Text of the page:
The bioethical principles presented in Chapter 1 set the framework for ethical decision making and will undergird the analysis of the case study that follows demonstrating ethical decision making in the clinical setting. A grasp of these basic principles provides the template for sound clinical decision making. The actual way in which clinicians arrive at ethical decisions is continues to be studied and refined, with a deeper connection to the clinical aspect of decision making. Clearly, ethical and clinical decision-making models must overlap significantly to derive a satisfactory outcome (Dale, 2016; Drumwright, 2015; Kearney and Penque, 2012; Sujdak and Birgitta, 2016).
When physical therapists (PTs) worked under the direction of a medical doctor, many of the opportunities for ethical decision making were usurped by the hierarchy of that relationship. PTs often recognized an ethical challenge but generally felt constrained in their ability to manage it as they did not have the primary responsibility for the situation. A different professional landscape is evolving as a result of the changes in practice that emerged since all jurisdictions adopted direct access for physical therapy services. During this same time period all CAPTE accredited programs were required to offer degrees at the doctoral level. PTs must take charge of their ethical decision making recognizing that the power that provides for independent decision making also demands collaboration and requires taking responsibility for all the aspects of clinical decisions.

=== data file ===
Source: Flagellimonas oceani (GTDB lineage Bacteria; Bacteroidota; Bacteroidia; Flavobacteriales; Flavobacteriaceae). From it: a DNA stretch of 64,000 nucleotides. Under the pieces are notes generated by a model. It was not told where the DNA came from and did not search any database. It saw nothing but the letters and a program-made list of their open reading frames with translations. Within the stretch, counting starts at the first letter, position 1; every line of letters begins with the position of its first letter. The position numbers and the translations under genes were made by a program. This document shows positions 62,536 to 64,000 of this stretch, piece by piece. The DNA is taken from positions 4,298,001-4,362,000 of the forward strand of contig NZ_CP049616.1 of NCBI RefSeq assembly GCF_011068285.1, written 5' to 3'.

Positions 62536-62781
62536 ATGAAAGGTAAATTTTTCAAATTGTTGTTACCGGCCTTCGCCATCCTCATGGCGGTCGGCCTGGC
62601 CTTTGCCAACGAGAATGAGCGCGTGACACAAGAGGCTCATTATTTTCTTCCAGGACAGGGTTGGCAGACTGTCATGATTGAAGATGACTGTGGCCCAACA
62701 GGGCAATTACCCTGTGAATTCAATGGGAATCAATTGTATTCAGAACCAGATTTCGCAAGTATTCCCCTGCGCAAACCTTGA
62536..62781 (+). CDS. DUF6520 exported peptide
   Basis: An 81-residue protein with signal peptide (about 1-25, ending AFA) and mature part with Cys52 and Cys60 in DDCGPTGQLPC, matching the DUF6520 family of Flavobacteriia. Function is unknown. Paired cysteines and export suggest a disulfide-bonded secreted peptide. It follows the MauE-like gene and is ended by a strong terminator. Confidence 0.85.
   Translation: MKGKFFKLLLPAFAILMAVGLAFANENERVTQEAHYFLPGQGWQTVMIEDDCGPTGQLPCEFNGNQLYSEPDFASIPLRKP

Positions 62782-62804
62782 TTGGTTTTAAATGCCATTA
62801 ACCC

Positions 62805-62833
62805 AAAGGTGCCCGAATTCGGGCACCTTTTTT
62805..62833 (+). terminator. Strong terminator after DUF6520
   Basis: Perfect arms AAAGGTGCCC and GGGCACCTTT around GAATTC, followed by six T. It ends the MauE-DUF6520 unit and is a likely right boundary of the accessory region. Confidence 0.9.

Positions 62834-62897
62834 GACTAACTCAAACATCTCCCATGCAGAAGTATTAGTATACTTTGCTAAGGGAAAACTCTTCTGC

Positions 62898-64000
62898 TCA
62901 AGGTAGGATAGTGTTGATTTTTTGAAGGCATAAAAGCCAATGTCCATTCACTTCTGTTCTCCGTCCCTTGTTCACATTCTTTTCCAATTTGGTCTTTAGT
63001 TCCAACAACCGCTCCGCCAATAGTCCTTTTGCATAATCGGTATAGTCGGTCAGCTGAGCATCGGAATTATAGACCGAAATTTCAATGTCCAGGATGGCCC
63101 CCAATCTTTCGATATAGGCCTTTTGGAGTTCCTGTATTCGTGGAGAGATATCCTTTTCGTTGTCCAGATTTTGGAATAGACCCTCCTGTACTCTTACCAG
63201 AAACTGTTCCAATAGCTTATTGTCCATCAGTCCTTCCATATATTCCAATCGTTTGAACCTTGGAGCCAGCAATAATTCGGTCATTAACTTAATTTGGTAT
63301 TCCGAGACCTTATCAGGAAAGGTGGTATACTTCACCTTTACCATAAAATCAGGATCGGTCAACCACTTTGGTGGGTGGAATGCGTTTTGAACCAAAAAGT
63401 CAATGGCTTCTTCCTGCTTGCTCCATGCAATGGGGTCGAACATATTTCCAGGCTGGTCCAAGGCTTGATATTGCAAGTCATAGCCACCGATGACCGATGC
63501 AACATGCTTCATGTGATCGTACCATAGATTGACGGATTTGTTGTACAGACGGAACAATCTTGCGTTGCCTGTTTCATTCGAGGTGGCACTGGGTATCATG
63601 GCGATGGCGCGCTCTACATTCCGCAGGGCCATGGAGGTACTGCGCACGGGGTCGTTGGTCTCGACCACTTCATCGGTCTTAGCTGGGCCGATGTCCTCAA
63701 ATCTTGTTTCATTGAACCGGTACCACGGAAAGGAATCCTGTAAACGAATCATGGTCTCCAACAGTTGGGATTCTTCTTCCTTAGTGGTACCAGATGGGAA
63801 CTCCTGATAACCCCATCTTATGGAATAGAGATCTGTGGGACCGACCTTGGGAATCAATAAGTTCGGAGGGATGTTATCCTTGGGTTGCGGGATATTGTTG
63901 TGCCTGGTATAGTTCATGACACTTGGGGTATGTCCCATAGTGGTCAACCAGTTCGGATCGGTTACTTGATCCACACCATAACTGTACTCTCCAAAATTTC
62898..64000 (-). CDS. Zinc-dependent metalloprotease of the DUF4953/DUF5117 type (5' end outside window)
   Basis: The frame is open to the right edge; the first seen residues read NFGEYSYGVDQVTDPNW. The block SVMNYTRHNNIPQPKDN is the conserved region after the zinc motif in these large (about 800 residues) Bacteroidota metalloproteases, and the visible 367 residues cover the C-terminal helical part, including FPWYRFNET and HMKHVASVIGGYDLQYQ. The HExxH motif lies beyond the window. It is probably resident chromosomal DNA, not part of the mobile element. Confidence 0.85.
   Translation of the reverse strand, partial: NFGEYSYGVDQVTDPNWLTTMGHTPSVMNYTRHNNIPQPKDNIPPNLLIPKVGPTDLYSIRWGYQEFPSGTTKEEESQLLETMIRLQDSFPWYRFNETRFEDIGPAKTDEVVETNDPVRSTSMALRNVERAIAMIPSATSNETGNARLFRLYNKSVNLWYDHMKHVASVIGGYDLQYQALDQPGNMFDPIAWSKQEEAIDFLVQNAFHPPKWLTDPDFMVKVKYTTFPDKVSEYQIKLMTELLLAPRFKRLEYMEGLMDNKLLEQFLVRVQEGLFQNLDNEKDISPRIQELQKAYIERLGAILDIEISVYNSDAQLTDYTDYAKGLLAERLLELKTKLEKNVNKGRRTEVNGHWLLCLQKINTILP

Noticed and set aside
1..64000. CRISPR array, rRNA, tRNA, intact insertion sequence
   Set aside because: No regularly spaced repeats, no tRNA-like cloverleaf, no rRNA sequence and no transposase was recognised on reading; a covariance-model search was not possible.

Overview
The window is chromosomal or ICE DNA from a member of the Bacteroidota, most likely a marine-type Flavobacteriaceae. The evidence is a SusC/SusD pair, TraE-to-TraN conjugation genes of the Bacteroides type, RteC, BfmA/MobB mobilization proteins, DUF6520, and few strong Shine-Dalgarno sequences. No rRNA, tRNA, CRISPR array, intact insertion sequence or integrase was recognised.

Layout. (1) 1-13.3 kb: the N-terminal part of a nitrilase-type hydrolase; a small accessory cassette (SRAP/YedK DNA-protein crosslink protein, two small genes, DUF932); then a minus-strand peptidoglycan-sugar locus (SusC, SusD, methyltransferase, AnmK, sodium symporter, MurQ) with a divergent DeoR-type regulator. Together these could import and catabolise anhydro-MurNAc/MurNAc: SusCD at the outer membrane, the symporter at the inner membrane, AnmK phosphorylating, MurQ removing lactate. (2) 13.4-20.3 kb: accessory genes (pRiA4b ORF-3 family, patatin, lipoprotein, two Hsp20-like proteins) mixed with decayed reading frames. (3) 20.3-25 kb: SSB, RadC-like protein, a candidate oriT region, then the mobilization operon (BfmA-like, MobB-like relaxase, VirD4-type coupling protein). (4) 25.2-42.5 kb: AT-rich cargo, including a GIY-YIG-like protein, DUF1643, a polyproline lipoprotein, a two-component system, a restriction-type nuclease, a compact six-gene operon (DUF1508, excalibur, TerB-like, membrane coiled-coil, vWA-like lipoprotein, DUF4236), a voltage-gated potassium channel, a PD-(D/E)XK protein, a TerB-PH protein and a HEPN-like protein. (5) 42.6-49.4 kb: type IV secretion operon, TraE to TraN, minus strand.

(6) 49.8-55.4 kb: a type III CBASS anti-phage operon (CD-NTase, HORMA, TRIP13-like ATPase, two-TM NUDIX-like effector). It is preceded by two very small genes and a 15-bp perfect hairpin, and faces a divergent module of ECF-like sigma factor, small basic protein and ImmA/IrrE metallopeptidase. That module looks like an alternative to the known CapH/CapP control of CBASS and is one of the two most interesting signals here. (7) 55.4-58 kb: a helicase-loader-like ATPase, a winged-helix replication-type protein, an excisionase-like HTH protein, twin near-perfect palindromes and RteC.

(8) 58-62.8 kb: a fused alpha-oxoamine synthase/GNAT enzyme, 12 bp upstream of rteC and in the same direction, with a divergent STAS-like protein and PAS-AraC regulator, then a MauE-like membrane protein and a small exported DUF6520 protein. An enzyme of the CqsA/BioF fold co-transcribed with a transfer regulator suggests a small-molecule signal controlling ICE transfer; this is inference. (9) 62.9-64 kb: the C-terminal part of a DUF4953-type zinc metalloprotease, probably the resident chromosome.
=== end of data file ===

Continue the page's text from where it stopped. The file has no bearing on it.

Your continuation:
THE ETHICAL DECISION-MAKING PROCESS
Ethical decision making is a challenge to physical therapy professionals, who face increase in the number of both issues and situations that are increasingly complicated. Ethical decision-making skills are enhanced by studying cases and developing a strategy for facing ethical issues. All practitioners recognize that clinicians don’t always have complete control over the situations that confront them. It is the responsibility of the clinician to maintain the focus on the centrality of the patient. When the welfare of the patient is compromised, the healthcare provider is challenged to manage the situation in the patient’s best interest (Airth-Kindree and Kirkhorn, 2016; O’Fallon and Butterfield, 2005; Osswald et al., 2009; Rate et al., 2007).
Making decisions is part of everyday living, whether it is deciding what to wear, what to cook for dinner, or what type of vacation to plan. For the most part, these decisions are part of an automatic, and therefore unconscious, process. But there are other decisions, particularly those related to professional practice, that are not automatic. For example, we are often confronted with two equally appropriate choices. Kidder calls this a right vs. right dilemma. When evaluating the alternatives, both courses of action have positive and negative elements. Right vs. right is an ethical dilemma, whereas right vs. wrong is identified as a moral temptation. The individual knows the right thing to do, but chooses the action that is wrong (Kidder, 1996).